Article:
Plasma Immersion Ion Implantation ( PI3 ) - The Technology, Applications and Success to Date

The Australian Nuclear Science and Technology Organisation (ANSTO) has for some time been perfecting a process of hardening metals, mainly for the tooling and materials processing industries, known as Plasma Immersion Ion Implantation or PI3 TM. Apart from world-breaking scientific research, one of the other outcomes has been to sell the equipment developed by ANSTO for profit. ANSTO has recently announced that its sales of PI3 related equipment has just topped the $A1 million mark. While sales to date have been to organisations interested in researching the process, ANSTO is looking forward to its eventual industrial application. Expressions of interest in this technology continue to be received from companies all over the world as well as from various parts of Australia.

Origins of PI3 Technology

ANSTO’s research into PI3 originally grew out of a project in the 1980s that investigated the fundamental properties of plasmas relevant to their use in nuclear fusion. At the completion of that project, ANSTO looked for ways to utilise its plasma expertise in areas with possible industrial applications. ANSTO scientists realised that many of the problems associated with using ion beams to modify the surface of three dimensional objects such as tools, dies and mechanical parts could be overcome by immersing objects to be treated in a plasma. The positive ions from the plasma are accelerated towards all exposed surfaces by applying a high negative voltage to the object. This forms the basis of PI3. This was proved in experiments in late 1987, leading to a successful patent application by ANSTO in 1988. Further testing using nitrogen ions, has shown that PP is able to extend the use of nitriding (a well-known heat treatment technique) to alloys not amenable to normal nitriding treatments. According to ANSTO, the depth of the modified layer ranges from 1-200μm, depending on the treatment time, temperature and composition of the material.

Plasmas and Plasma Processing

Plasmas are ionised gases and are sometimes referred to as the ‘fourth state of matter’. Ion implantation causes ions to penetrate below the surface of a material, giving it unique electronic, mechanical or chemical properties. Plasma nitriding as this method is also called, allows the desired object to be immersed in a plasma of nitrogen gas. The ANSTO process is somewhat unique in that the plasma gas is independently generated by the use of radio frequency (RF) excitation. Although extensively used in the microelectronics industry, ion implantation has not been adopted by the broader manufacturing industry, despite its potential for surface hardening and for improving the corrosion properties of metals. Subsequently, PI3 has emerged as a viable alternative to the conventional methods of ion implantation, particularly in applications such as ion nitriding and ion-assisted deposition of hard coatings.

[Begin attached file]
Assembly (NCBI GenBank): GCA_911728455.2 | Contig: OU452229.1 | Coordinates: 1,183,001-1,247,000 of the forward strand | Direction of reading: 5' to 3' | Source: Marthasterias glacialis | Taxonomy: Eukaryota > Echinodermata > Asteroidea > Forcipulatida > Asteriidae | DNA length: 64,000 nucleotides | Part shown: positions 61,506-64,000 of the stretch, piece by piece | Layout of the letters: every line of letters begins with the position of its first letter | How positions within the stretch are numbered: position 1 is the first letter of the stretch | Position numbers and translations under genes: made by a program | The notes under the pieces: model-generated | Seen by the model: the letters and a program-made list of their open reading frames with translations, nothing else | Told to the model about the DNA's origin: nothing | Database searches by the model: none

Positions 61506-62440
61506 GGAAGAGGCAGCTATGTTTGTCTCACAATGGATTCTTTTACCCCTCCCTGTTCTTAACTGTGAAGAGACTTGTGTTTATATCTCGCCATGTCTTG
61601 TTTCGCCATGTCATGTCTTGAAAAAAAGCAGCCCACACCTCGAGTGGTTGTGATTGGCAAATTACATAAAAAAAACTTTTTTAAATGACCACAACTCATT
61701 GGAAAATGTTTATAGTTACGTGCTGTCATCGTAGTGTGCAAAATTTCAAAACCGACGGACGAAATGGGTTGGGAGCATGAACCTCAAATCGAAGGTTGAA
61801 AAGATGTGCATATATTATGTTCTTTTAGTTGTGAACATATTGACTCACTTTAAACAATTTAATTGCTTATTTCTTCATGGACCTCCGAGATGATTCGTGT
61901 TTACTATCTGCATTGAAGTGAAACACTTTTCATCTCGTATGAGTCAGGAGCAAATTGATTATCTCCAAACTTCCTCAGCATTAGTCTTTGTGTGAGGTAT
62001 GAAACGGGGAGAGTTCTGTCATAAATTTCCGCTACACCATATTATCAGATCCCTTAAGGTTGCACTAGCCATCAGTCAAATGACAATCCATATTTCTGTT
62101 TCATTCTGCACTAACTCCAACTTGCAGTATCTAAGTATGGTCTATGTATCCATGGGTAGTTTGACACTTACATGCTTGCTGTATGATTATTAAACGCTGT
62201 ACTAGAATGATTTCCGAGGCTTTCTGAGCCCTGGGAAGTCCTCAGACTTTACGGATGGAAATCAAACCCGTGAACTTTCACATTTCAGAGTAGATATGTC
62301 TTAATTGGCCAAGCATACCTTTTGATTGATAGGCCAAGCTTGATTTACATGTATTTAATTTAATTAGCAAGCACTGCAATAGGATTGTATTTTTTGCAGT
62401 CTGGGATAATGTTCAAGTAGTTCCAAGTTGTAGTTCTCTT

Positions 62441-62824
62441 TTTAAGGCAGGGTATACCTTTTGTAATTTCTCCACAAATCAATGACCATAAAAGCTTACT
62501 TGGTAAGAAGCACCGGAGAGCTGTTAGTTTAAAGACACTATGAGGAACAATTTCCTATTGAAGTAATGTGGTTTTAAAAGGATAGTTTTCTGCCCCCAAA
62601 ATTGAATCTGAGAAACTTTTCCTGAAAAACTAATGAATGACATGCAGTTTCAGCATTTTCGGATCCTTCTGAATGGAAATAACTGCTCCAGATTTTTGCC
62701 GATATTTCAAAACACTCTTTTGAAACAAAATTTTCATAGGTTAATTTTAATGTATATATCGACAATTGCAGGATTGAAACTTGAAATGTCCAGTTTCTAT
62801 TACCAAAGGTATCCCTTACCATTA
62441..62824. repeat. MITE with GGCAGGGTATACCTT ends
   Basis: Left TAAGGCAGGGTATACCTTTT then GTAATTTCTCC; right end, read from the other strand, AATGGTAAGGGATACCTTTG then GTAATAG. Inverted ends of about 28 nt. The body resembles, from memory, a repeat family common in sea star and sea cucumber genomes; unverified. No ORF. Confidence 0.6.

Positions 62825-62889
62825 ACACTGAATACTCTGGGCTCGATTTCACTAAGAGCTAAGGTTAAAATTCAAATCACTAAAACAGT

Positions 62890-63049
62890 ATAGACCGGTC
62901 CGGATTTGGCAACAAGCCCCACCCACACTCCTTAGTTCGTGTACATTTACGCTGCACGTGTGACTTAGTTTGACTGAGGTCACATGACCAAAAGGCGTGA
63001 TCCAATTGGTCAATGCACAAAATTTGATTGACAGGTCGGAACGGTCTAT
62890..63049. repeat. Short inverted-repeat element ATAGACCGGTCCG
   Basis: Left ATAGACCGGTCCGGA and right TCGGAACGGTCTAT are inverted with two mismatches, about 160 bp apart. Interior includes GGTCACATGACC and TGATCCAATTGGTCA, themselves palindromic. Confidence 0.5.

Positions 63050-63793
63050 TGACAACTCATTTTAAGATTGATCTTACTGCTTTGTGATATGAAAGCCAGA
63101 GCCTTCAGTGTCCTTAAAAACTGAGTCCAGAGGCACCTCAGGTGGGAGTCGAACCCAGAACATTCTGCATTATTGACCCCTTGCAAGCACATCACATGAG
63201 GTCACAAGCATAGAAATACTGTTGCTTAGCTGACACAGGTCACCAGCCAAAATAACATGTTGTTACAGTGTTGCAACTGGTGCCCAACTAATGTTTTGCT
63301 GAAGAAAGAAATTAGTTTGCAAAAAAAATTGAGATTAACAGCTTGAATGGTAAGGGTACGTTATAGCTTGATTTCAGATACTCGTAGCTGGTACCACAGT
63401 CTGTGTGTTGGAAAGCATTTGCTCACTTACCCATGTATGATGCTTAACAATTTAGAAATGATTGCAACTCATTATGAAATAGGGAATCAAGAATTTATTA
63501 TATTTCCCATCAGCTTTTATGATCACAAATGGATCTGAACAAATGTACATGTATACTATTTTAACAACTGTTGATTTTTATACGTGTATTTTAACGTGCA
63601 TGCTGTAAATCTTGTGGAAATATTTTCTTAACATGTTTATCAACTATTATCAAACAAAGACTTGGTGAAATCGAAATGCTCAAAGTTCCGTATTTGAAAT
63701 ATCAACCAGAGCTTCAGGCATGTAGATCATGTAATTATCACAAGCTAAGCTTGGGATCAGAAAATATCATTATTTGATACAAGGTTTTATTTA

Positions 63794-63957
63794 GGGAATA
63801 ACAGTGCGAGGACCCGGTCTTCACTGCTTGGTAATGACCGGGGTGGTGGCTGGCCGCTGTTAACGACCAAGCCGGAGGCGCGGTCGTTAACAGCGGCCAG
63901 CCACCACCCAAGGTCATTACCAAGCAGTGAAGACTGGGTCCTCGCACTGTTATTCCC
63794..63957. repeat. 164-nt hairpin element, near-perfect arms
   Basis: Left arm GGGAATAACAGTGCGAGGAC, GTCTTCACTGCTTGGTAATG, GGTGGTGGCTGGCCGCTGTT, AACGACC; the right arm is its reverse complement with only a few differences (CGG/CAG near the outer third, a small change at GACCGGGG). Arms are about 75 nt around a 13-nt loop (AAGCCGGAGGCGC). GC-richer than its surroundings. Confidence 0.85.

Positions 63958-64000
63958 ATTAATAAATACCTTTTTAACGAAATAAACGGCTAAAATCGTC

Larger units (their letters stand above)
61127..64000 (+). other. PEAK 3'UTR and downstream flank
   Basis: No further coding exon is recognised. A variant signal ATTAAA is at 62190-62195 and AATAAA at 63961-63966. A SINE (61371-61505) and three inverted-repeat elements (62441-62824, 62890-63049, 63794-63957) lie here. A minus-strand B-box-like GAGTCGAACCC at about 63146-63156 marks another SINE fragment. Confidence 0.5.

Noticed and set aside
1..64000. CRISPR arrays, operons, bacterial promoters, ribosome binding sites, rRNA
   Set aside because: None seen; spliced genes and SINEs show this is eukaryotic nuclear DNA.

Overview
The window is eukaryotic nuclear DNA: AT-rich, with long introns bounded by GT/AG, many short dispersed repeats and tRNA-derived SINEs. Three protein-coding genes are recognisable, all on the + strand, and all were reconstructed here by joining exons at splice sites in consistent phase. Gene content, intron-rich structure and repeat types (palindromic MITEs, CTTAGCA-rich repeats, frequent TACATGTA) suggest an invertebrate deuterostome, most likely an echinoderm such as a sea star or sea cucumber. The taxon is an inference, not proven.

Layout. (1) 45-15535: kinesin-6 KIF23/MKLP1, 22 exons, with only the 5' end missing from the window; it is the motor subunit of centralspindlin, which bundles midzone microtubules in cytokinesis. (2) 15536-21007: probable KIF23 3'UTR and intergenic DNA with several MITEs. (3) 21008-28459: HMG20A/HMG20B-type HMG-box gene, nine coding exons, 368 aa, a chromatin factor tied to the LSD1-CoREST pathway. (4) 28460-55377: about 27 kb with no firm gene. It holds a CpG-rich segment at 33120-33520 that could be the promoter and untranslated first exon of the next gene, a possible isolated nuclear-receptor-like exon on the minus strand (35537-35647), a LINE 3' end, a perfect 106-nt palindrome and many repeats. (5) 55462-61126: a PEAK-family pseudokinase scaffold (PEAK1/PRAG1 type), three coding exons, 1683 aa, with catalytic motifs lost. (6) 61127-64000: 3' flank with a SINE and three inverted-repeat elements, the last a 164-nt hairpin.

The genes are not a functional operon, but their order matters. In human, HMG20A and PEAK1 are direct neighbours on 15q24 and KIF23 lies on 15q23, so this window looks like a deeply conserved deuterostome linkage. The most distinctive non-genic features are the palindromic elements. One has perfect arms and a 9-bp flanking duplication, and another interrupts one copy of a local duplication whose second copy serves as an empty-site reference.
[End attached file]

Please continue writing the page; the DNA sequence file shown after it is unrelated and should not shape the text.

What Materials Can Benefit from PI3 Treatments?

While nitriding has been extensively used for treating steels to improve their surface hardness, there are many components and alloys that cannot be treated by conventional nitriding techniques. The PI3 process, which uses lower treatment temperatures, is particularly suited to stainless steel and high precision items that suffer distortion or lose their corrosion resistance during standard nitriding processes.

The PI3 Process

The process requires careful control of several parameters. Treatment is carried out in a vacuum and temperature is held at between 300 to 500°C. ANSTO for its part, has been using a PLC and SCADA system connected to a PC to run the whole system which it finds very suitable due to the need to connect many other monitoring devices such as a temperature controller, a mass spectrometer and an optical emission spectrometer.

PI3 Equipment and Applications

In developing the technology that allows high voltage pulses to be applied to components immersed in a plasma, ANSTO has produced equipment which is not only effective, but can be also scaled up or down to suit a particular purpose. In this respect, equipment has been sold to research laboratories in the UK, Germany, Hungary, Thailand and Singapore as well as to universities within Australia. According to Dr George Collins, team leader for the project, “There are a number of uses for this process ranging from metal hardening in the toolmaking field to improving the adhesion of coatings as well as more exotic applications such as changing the surface properties of polymers.”

Success and Acceptance of PI3 Technology

Dr Collins goes on to say that, “We have selected our market very carefully. Our current model is ideal for use in research labs but provides the basis for one that would be suitable for industrial settings. We have put a lot of effort into the control and instrumentation so that this equipment can be operated by non-plasma specialists.” In this respect, he says this process and the associated equipment will be of interest to many areas of the manufacturing sector, particularly those that deal with metals, alloys and the modification of their properties. Dr. Collins qualifies this by adding, "While we have concentrated on a particular application of the process - that of improving the wear resistance of steels our technology can also be used for a range of surface treatments." Following the success of the past 12 months, ANSTO is looking to increase sales and market penetration of its PI3 process and associated technology.

Source: Materials Australia, Vol. 34, no. 1, pg. 9, Jan/Feb 2002.

For more information on this source please visit The Institute of Materials Engineering Australasia.


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